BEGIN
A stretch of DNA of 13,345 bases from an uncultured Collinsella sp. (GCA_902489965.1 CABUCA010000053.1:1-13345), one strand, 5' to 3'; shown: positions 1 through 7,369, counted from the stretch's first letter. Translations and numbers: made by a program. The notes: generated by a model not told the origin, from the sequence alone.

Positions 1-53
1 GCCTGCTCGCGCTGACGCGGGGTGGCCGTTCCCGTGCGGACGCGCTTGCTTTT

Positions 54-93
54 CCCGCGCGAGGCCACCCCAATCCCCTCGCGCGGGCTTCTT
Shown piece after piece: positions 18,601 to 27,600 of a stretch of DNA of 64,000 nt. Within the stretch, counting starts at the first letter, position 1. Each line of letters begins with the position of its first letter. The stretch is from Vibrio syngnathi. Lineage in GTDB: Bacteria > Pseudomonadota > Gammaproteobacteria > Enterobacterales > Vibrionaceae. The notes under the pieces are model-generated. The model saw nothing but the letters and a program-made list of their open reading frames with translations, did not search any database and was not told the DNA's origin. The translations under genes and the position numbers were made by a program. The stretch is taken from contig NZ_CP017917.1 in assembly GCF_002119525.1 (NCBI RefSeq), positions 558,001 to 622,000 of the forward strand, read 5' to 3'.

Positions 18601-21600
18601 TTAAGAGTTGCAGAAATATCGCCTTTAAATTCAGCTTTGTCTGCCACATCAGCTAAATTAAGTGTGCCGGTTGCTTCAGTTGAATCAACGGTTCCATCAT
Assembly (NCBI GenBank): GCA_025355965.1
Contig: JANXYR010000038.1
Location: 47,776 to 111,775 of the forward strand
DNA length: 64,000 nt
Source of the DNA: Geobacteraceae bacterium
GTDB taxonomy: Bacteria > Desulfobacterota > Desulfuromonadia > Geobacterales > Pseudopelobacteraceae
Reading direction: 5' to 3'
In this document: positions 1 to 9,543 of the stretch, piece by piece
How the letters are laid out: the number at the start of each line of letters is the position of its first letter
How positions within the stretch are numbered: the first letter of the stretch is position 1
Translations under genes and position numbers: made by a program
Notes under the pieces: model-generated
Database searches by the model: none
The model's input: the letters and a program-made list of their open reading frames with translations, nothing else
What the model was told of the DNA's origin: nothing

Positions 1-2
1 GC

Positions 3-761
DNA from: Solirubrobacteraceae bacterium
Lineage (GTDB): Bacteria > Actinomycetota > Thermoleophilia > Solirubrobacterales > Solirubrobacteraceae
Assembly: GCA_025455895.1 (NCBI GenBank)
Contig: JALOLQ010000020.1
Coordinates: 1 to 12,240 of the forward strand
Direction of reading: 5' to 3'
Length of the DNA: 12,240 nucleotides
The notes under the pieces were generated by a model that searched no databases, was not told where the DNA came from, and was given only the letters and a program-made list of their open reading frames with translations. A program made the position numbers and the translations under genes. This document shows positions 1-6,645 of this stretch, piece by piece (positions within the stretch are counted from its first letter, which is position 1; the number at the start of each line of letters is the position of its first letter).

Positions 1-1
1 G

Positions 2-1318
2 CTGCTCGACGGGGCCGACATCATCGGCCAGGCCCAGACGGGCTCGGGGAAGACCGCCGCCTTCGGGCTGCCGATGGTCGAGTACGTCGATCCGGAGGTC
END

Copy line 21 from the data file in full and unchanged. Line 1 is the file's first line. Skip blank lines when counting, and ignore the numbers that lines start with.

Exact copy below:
Database searches by the model: none